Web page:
LTV (lowtekvision) consists of a special reading device‬ for people with low vision that by a close-circuit television set blows up texts on a screen, and a kinetic machine* that spins disks on three separated axes that rotate in different speed/direction. Placing the machine under the video camera of the device generates a motion image on the screen. The user can control the speed, and like choosing a record according to musical genres, select discs from a library of diverse shapes and patterns, classified according to visual genres.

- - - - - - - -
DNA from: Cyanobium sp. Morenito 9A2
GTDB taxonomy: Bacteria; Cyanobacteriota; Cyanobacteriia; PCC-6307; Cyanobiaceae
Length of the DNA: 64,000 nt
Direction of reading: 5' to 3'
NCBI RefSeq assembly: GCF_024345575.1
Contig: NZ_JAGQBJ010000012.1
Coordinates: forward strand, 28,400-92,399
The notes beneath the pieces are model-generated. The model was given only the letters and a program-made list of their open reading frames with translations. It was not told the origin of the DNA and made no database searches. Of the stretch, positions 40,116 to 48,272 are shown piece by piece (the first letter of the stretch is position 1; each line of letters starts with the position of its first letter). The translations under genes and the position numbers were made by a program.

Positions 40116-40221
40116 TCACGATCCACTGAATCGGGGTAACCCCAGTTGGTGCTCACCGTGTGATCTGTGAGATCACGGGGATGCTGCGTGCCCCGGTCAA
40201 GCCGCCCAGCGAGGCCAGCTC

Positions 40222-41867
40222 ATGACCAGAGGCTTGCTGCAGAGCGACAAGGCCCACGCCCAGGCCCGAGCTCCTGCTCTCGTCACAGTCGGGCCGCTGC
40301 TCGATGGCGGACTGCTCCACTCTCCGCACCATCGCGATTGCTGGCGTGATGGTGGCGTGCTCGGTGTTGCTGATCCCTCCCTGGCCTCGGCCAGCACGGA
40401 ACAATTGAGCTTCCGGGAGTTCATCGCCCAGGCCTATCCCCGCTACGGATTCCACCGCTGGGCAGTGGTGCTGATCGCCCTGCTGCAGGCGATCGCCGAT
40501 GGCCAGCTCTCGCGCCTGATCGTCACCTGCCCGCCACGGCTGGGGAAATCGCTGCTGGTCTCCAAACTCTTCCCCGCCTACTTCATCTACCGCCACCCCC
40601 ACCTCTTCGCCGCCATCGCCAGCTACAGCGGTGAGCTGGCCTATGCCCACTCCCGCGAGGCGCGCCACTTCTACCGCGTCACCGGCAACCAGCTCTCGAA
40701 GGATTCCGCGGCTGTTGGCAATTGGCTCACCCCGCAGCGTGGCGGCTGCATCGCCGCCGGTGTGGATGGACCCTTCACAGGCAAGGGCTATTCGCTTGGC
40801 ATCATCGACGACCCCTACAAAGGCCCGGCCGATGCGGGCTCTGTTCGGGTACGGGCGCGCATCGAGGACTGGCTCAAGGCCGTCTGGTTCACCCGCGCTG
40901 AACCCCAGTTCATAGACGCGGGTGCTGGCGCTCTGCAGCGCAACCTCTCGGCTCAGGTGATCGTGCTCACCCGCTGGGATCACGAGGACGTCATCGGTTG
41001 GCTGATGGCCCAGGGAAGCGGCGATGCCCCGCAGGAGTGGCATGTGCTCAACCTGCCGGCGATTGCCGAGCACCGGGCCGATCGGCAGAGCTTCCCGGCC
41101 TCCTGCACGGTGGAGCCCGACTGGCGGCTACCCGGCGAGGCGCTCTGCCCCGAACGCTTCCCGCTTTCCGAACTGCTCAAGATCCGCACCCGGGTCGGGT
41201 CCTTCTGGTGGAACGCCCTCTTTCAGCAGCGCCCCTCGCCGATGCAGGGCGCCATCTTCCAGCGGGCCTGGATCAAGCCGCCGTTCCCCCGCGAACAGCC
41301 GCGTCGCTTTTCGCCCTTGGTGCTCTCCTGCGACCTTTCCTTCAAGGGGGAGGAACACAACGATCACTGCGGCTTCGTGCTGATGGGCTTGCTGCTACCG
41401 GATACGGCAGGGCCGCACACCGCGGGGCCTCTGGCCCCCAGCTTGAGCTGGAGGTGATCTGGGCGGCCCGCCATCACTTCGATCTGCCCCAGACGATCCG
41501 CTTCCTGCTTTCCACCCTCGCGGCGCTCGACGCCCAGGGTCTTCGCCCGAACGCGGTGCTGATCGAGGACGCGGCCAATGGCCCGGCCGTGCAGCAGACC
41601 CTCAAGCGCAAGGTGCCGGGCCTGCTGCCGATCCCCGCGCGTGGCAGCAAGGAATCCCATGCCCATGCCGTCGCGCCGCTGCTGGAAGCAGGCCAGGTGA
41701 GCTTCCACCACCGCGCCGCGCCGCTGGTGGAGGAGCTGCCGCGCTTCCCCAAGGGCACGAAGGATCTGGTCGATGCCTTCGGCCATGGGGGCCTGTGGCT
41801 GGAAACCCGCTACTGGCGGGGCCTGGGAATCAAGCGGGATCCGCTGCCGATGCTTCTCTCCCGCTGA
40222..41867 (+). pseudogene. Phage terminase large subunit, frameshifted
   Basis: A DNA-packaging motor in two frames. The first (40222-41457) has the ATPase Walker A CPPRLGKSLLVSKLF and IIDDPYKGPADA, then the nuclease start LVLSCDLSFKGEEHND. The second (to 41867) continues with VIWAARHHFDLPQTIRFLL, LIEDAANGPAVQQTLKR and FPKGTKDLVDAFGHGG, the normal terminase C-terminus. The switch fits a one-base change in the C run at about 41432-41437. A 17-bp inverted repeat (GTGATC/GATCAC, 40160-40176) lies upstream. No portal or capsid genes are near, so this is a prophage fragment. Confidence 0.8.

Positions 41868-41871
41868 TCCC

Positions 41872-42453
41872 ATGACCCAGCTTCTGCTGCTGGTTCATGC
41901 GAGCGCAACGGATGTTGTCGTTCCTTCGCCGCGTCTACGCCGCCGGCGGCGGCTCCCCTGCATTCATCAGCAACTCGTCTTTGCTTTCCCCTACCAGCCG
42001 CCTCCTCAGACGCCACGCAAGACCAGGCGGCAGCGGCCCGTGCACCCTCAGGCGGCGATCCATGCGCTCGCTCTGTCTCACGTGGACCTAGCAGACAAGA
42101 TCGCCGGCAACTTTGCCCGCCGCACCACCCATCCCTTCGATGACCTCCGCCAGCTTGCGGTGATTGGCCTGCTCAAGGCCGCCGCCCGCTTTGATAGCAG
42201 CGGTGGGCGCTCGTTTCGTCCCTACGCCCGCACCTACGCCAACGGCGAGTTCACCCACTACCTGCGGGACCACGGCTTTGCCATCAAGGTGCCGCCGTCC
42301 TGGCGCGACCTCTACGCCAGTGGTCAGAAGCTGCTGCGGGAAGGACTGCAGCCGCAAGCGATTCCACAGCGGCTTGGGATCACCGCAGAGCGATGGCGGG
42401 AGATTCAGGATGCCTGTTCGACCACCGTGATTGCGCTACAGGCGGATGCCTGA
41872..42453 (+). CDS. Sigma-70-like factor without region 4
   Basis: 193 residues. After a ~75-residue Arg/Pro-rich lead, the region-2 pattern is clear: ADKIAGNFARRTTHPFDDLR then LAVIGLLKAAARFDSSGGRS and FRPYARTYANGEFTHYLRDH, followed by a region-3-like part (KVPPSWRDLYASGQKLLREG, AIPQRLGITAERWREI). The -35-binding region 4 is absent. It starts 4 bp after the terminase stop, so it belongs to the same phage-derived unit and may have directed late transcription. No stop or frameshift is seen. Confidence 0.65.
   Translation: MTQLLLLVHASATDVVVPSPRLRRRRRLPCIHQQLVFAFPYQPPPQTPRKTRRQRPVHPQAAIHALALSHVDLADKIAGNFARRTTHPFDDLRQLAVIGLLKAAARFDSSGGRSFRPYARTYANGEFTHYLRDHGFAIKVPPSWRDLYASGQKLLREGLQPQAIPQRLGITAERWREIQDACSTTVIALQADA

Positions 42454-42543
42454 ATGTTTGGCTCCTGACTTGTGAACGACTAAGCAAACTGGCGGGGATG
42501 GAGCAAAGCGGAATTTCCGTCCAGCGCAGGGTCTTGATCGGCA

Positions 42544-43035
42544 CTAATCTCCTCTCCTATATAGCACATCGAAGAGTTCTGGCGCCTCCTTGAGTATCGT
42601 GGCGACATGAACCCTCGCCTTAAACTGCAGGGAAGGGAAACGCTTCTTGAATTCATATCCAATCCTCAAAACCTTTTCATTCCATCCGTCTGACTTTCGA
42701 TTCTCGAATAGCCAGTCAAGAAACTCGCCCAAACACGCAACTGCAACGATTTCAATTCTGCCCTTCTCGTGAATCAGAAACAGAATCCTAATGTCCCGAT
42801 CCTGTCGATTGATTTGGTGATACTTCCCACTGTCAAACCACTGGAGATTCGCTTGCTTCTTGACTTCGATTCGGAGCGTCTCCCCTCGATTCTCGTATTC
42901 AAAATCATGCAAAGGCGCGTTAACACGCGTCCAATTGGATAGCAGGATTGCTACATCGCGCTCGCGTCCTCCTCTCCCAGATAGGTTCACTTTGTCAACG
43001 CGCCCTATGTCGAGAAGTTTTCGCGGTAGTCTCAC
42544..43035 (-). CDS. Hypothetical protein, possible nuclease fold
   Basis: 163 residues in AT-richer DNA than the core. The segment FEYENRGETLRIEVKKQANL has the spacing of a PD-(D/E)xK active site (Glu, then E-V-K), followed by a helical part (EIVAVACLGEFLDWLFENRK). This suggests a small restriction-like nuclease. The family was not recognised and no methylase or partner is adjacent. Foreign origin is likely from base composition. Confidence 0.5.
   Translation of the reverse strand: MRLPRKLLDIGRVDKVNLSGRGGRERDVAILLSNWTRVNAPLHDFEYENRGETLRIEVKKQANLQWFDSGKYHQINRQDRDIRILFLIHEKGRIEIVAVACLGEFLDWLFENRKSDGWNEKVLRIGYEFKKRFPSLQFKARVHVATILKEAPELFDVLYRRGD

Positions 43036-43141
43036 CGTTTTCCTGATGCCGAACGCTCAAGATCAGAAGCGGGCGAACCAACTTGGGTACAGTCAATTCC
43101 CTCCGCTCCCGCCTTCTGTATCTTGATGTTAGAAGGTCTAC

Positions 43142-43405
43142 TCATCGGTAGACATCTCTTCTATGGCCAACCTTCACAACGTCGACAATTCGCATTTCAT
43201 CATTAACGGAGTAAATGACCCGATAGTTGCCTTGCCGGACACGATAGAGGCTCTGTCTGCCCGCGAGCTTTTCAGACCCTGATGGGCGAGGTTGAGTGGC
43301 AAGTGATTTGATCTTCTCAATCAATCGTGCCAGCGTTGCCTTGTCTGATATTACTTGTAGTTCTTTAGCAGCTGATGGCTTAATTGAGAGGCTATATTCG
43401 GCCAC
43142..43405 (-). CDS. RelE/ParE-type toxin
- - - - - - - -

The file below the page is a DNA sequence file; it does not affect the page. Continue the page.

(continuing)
Once an expensive high-tech novelty, the device formerly helped my deceased grandfather compensate for his low vision. He used it strictly for reading and could never tolerate applying it for the playful testing of how various objects appear on the screen. In its afterlife, the device exposes a ubiquitous short sightedness, rendering users of every generation blind to other potential (mis)uses of technology. LTV demonstrates a transition from reading to interacting, from the printed text to the moving image. While exposing a generational gap in perception it goes beyond another, the gap between the live physical moving performer and the mediated image, animated by video. The image and the object from which it originates coexist in LTV, advancing a mode of experiencing them both in real-time. To further manifest liveness the installation could also be extended to a VJ performance.

*Mechanical engineer: Boaz Katz